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Monday, September 26, 2022

United Airlines to Pay $2 Million to Flight Attendants in Bizarre Age Discrimination Lawsuit

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United Airlines will pay more than $2 million in compensation to two veteran flight attendants after a federal appeals court upheld a jury’s decision that the carrier had fired the long-serving flight attendants because of their age.

The Tenth Circuit Court of Appeals determined that there was enough evidence for a jury to rationally believe that United discriminated against the flight attendants because of their age in a long 52-page opinion.

The conflict dates back to 2013 when a flight attendant lodged an internal complaint against two of her coworkers, Jeannie Stroup and Ruben Lee, both of whom are located in Denver.

Stroup and Lee were suspected of infringing United’s rules by viewing a movie on an iPad while on duty during a trip, so a supervisor was assigned to supervise them on a five-week voyage between Denver and San Francisco.

The flight attendants allegedly broke a number of safety and service rules during this flight, according to the supervisor.

During the flight, Lee was seen smoking an e-cigarette, both flight attendants sat on metal galley boxes, which was against safety standards, and they watched a video on an iPad together.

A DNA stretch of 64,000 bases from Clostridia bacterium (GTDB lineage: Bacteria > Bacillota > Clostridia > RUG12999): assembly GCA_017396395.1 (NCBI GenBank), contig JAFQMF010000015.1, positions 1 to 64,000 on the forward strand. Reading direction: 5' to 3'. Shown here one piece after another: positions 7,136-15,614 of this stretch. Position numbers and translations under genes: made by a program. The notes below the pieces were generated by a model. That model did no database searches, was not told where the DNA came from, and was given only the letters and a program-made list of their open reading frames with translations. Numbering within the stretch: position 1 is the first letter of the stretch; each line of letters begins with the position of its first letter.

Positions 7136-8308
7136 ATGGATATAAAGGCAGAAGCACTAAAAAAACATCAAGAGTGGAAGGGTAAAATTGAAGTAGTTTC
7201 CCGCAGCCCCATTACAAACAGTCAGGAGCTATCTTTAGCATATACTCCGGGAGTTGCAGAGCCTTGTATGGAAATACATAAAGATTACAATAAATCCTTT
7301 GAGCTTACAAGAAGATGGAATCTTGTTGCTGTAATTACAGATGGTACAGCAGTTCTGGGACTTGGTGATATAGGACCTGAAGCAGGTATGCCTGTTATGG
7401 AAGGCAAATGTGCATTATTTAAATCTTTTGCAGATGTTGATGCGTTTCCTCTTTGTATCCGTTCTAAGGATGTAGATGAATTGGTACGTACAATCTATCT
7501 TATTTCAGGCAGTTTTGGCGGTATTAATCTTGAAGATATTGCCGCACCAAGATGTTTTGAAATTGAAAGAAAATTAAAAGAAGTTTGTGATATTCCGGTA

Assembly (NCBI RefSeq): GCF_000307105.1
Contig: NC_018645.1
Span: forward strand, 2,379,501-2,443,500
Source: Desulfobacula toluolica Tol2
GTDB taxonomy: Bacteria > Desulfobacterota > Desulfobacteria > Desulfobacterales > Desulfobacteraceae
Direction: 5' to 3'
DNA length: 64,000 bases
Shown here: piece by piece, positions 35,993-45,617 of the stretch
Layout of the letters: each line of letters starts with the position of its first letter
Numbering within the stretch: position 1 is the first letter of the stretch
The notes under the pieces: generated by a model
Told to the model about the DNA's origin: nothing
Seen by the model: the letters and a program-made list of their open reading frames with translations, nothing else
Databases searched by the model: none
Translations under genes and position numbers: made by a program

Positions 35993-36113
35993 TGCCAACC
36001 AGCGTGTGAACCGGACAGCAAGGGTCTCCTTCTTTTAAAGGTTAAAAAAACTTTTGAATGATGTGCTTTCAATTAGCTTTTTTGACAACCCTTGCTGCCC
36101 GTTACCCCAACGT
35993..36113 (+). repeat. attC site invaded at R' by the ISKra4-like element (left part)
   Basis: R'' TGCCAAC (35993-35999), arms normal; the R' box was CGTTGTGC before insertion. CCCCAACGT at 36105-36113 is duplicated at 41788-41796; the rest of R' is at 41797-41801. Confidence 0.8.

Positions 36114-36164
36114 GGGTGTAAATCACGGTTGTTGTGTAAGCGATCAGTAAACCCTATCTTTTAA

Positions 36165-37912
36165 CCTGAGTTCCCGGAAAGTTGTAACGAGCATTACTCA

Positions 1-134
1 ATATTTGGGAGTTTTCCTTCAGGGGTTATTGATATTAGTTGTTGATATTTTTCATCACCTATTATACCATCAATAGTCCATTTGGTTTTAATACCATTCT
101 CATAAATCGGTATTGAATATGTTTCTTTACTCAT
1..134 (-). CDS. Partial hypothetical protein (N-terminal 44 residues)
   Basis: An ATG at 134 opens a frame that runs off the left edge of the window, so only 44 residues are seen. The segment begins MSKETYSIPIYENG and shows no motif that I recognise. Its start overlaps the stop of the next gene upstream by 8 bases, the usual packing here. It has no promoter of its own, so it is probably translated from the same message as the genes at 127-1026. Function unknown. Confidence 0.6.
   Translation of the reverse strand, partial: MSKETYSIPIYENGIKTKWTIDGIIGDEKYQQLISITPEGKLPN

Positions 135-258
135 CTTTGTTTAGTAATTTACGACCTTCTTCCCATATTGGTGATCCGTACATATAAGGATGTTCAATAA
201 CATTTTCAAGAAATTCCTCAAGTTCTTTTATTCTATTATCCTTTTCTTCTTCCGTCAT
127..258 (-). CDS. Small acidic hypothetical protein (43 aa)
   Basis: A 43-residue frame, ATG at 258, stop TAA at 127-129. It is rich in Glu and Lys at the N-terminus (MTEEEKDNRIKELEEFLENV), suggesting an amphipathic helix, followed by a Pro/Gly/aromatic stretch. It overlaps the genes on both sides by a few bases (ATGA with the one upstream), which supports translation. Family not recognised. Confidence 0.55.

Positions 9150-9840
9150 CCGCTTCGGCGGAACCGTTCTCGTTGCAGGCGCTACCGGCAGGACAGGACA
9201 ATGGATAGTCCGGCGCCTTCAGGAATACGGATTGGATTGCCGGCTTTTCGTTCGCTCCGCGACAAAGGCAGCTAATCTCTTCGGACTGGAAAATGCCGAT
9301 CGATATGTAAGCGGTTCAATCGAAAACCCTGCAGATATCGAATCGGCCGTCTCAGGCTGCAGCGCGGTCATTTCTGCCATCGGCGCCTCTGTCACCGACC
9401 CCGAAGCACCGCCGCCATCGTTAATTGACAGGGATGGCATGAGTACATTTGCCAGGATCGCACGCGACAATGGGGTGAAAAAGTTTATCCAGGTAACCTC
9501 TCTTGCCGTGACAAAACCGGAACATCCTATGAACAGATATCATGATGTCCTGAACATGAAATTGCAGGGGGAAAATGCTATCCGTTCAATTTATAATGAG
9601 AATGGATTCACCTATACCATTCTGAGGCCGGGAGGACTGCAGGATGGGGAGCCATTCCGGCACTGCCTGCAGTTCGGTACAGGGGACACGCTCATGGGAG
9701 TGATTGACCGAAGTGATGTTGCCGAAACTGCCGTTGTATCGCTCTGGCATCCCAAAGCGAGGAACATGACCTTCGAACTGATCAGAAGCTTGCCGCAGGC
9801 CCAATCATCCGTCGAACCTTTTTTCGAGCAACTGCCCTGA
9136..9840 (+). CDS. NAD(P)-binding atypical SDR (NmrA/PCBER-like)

Lee was also spotted offering a free tiny bottle of vodka to an Economy passenger, failing to stand in the proper position for the safety demonstration, and violating United’s own guidelines for providing mid-flight water.

The two flight attendants decided to retire before being sacked after months of investigation. Stroup had been a United flight attendant for 29 years, while Lee had worked for the airline for more than 40 years. When they departed United, they were 55 and 61 years old, respectively.

The two ex-crew members filed a lawsuit against United shortly after quitting the airline, alleging age discrimination. The flight attendants persuaded the jury during the course of a five-day trial that United’s witnesses lacked credibility, that United’s explanations were inconsistent, and that there were procedural errors.

Stroup and Lee did not try to hide the fact that they had broken the rules but maintained that they were “commonplace” and “trivial” in nature and that similar infractions by other flight attendants had not resulted in their dismissal.

In truth, United’s internal standards dictated that flight attendants face gradually increasing levels of discipline, yet the airline was attempting to terminate the crew members in this case.

“We conclude that there was substantial evidence to support the jury’s verdict,” the appeal judges wrote in their verdict.

“More specifically, there was sufficient evidence for the jury to reasonably determine that United’s stated reasons for disciplining Plaintiffs were a pretext for unlawful age discrimination”.

Stroup and Lee had asked for $1 million in compensation, but due to the appeal, United now has to pay twice that much.

In an emailed statement, a spokesperson for United said the airline “is proud of its diverse workforce that includes employees in every age range.”

“We will continue to hire and retain people who enjoy long careers at the airline,” the statement concluded.

 

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